Originally published on Mon March 24, 2014 12:25 pm

Newly elected GOP Congressman David Jolly of Florida, right, poses for a ceremonial swearing-in with Speaker of the House John Boehner, R-Ohio, on March 13. Jolly edged out Democrat Alex Sink in a special election that Republicans cast as a referendum on President Obama and his unpopular health care law.
J. Scott Applewhite AP

Democrats have had great success in recent presidential elections registering, targeting and turning out their core voters. Now they're hoping to use that sophisticated field operation to to stave off defeat in this year's midterm elections.

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Wed March 12, 2014

Obama Rolls Out White House Welcome Mat For Ukrainian Prime Minister

Originally published on Wed March 12, 2014 8:14 pm

Ukrainian interim Prime Minister Arseniy Yatsenyuk is visiting the White House Wednesday. The meeting comes days before a vote in Crimea over whether to secede from Ukraine.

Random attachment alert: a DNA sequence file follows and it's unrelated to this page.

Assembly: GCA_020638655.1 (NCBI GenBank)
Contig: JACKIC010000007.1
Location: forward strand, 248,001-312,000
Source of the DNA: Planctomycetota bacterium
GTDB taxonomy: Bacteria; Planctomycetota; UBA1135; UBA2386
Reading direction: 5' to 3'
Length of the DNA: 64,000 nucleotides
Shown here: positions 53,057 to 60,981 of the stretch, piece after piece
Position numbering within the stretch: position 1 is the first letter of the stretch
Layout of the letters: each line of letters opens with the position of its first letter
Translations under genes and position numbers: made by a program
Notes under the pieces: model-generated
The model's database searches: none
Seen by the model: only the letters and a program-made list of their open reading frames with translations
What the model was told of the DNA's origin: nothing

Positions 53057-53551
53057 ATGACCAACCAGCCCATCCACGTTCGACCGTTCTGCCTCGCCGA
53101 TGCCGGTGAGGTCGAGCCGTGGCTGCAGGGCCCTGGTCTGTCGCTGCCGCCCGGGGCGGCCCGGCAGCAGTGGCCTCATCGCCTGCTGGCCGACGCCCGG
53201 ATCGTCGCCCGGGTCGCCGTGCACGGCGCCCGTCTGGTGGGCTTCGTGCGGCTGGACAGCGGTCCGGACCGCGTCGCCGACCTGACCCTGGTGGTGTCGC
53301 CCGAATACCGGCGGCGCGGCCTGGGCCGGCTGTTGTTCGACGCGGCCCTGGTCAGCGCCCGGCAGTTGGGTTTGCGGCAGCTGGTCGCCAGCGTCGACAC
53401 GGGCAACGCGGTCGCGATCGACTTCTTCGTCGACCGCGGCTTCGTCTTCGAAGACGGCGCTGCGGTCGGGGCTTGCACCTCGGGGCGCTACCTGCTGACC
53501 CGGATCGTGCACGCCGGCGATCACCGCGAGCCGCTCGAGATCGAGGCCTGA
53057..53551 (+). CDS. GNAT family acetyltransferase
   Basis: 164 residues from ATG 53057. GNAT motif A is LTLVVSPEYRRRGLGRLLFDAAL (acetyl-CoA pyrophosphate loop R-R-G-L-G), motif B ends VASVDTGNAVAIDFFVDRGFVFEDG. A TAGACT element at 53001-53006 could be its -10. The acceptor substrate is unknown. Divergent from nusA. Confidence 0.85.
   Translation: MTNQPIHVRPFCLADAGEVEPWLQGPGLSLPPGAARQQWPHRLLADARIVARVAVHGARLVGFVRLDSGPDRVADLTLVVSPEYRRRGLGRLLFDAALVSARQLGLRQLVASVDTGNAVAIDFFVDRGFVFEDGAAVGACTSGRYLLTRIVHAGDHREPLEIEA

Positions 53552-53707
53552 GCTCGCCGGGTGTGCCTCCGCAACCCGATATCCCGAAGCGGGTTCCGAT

Thu March 6, 2014

As CPAC Opens, GOP Stars Take Turns At The Podium

Originally published on Thu March 6, 2014 7:50 pm

The Conservative Political Action Conference, an annual gathering of conservative activists, routinely attracts big names in the Republican party — and this year's no different. It starts Thursday.


Thu February 6, 2014

As Deficit Anxiety Fades, Debt Rears Its Ugly Head

Originally published on Thu February 6, 2014 7:55 pm

President Obama tours a Costco location in Lanham, Md., on Jan. 29, before speaking about raising the federal minimum wage.
Jewel Samad AFP/Getty Images

Democrats and Republicans have exhausted themselves politically after failing to reach a grand bargain to reduce the debt. Now there's a new economic debate in Washington over economic growth, mobility and income inequality.

But without dealing with the debt, Republicans and Democrats might not be able to navigate even the issues they agree on.

Moving Away From The Deficit

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Tue January 28, 2014

Hoping For Hope: Obama Seeks A Return To Optimism In Address

Originally published on Tue January 28, 2014 6:55 pm



Now, for more on the president's speech, we're joined by NPR national political correspondent Mara Liasson. Hi, Mara.